The pandemic brought into sharp focus that nothing lasts forever, but – with open and curious hearts and minds – even endings can offer opportunity. Lean into the paths that lie before you and allow yourself to dream with gratitude and ambition. Then every day could bring fresh inspiration and spark joy. And who can ask for more than that?


Ask for help
Few of us can follow our dreams without help and support. This might be a mentor or a coach. ‘If you’re considering changing careers,’ says Catherine Hallissey, ‘seek professional advice to help you consider all options and make a step-by-step plan to enhance the likelihood of success.’

Don’t be afraid of change
Change often requires a leap of faith. Making a move takes a brave heart and fearless mind – but the rewards are worth it. ‘I am so grateful that I was brave enough to bet on myself,’ Virginia Mendez says. ‘I gave myself permission to follow the joy.’ Outside our comfort zone is where real change can happen.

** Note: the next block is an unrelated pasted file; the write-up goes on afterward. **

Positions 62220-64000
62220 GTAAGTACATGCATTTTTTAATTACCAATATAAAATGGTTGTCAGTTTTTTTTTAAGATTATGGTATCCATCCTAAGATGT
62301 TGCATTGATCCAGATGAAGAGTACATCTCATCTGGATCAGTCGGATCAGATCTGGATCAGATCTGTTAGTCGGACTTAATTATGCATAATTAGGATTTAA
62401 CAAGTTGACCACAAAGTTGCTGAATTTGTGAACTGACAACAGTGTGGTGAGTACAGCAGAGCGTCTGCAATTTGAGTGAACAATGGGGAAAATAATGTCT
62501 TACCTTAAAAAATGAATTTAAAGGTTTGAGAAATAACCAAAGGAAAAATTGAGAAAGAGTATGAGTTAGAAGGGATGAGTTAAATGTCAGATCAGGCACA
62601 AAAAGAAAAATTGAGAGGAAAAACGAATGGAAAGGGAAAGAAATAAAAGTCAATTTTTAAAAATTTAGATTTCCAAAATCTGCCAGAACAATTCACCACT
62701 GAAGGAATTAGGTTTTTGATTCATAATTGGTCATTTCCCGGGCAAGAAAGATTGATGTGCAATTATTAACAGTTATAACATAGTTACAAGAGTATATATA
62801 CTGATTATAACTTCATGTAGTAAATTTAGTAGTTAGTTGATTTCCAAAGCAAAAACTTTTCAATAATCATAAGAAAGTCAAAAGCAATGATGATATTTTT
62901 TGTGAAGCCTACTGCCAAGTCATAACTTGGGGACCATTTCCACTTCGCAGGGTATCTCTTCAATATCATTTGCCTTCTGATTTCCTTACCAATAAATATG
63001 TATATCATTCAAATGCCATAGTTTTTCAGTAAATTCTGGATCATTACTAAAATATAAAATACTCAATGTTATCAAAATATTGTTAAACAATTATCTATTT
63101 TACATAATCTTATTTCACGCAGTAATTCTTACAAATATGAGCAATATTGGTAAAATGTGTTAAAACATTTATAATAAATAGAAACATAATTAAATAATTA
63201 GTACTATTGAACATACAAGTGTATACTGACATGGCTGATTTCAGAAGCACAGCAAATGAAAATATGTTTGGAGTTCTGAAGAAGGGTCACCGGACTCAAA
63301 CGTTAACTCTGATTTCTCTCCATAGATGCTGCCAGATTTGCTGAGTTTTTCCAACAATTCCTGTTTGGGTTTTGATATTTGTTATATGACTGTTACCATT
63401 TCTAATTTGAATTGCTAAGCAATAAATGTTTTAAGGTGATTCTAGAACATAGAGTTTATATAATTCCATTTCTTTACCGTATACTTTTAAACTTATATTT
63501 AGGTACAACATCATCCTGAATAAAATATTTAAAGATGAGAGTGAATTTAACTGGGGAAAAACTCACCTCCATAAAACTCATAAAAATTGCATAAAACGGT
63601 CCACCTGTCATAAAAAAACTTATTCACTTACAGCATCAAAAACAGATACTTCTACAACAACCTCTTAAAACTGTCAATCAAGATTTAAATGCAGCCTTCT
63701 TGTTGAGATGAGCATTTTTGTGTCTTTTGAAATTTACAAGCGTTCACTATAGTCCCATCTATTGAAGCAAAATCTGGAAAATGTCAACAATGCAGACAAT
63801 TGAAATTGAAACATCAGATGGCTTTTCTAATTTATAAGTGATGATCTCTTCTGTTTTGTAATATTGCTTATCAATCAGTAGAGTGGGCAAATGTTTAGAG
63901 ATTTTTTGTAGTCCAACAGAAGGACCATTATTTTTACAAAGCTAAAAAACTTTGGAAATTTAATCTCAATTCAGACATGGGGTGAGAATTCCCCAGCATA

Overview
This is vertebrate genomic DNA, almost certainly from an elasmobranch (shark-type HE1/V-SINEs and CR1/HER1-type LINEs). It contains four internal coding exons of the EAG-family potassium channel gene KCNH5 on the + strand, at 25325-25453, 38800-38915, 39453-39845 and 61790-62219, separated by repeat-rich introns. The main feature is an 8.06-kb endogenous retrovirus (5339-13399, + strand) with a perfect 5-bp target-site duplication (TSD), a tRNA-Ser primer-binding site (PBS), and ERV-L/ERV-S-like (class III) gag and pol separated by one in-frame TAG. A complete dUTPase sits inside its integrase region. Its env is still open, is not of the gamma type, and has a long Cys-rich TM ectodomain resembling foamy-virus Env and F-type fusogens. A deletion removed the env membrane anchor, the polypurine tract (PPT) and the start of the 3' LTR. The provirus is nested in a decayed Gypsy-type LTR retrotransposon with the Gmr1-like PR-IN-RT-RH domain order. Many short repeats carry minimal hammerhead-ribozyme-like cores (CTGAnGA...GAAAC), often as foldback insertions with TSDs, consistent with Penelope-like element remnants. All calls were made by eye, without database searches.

Reconnect with your inner child
Adulthood pushes our truth so far down that we forget who we truly are. If you struggle to identify your passion, think back to what brought you joy as a child. Perhaps it was drawing or playing the piano. Reconnecting with our earliest memories of contentment and fulfilment can make all the noise fall away, leaving space for us to remember what makes us tick.

Consider your values
Being truly content in our work requires doing something that aligns with our core values. ‘It is important to believe that our hard work is part of something larger and more important,’ observes Patapia Tzotzoli. ‘This is when we can truly find our purpose.’ Try volunteering or doing charity work while considering a career move; this might help you focus on where your priorities lie. Even if it doesn’t, you will achieve something great, for yourself and others.